Why You Can Trust CNET Advertiser Disclosure
CNET Money's mission is to help you maximize your financial potential. Our recommendations are based on our editors' independent research and analysis, and we continuously update our content to reflect current partner offers. How we rate credit cards

What Is a Credit Card Number?

There's plenty of information embedded in your credit card number -- and some safety protections, too.

close up of the raised numbers on a credit card
Adam Smigielski/Getty Images

A credit card number -- the long and seemingly random series of numbers on most credit cards -- is used to identify the card and account holder. While there is some generic, identifiable information in every credit card number, it's best to keep your credit card numbers secure. We break down how to decipher your own credit card number and all of the things you can do to keep your financial information safe.

How a credit card number works

Most credit card numbers are made up of 16 digits, often bunched together in sets of four. American Express card numbers contain 15 digits, however, and some companies use 19 numbers. Here are some of the other components embedded in those numbers:

  • Major Industry Identifier: The first number of a credit card number is known as the Major Industry Identifier, or MII. This number indicates what type of institution issued the card. 
  • Issuer Identification Number: The next five numbers are referred to as the card's Issuer Identification Number, or IIN -- previously known as the Bank Identification Number, or BIN. This number identifies the institution that issued the card. 
  • Individual card account: The next nine to 12 numbers identify the individual account. Having that many digits creates a huge number of numerical possibilities for each issuer to use for their cards, according to Discover
  • Checksum: The last digit of a credit card number is known as a checksum, which immediately detects if the card number is incorrect thanks to a special algorithm.

How to protect your credit card number

Credit card numbers should be protected, and there are several ways to do so. First, never share your account information -- not even over the phone with a representative from the credit card issuer unless you placed the call.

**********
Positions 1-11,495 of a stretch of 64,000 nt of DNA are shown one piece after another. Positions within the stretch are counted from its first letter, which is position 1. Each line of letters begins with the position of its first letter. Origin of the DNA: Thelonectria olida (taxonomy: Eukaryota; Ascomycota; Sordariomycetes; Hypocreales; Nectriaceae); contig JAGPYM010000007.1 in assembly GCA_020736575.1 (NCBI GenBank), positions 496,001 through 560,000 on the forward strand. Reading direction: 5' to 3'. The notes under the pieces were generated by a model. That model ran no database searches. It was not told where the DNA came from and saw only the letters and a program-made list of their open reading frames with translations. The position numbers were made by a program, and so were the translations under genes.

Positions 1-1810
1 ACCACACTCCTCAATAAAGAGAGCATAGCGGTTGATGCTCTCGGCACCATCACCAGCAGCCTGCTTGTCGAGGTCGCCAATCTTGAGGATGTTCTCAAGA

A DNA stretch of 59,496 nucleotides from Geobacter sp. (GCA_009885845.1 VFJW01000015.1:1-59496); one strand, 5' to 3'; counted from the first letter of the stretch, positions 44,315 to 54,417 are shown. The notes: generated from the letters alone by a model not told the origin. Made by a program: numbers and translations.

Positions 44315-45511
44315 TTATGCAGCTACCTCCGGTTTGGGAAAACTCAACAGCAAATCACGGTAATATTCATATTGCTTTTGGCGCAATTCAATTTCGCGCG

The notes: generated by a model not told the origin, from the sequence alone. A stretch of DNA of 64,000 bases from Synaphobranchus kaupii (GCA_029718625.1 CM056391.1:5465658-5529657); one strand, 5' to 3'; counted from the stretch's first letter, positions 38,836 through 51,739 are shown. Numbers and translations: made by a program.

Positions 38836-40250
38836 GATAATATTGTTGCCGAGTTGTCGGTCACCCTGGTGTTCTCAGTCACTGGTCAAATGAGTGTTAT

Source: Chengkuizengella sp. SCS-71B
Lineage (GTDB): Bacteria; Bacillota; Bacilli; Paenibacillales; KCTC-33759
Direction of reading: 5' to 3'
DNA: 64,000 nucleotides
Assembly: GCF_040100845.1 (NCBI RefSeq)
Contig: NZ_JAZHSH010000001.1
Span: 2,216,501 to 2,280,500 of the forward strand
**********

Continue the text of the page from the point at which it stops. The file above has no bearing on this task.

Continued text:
You should also be cautious when shopping online. Use a private device, a secure connection and don't respond to phishing emails when shopping online. Before you checkout, double-check the merchant and the URL of the site to make sure it's safe. If you suspect fraud, report it right away.

To add an extra layer of security, you can use a third-party digital wallet or a virtual credit card number.

How digital wallets like Apple Pay protect your credit card number

Digital wallets like Apple Pay, Google Pay and Samsung Pay allow you to use your credit card directly from your phone, without needing your card. These apps don't have access to the original credit card number you give it. Instead, they assign it its own unique code which is encrypted and protected by several layers of security.

Virtual credit card numbers

Virtual card numbers are a convenient way to make credit card purchases online. They are sometimes called virtual credit cards or virtual cards. Thanks to virtual card numbers, you can shop online faster and more securely and you don't even have to pull out your wallet. 

Though not available through all major credit card issuers, you can request a virtual card number using your online account management site. 

The bottom line

A credit card number is 16 digits, often appearing in sets of four. It's used to identify the card and the account holder, and it must fit a complex pattern in order to work. Credit card numbers should be protected, such as through a third-party digital wallet or a virtual credit card number.

The editorial content on this page is based solely on objective, independent assessments by our writers and is not influenced by advertising or partnerships. It has not been provided or commissioned by any third party. However, we may receive compensation when you click on links to products or services offered by our partners.

Correction, 7:30 a.m. PT Jan. 25: We've replaced phrases that were not entirely original.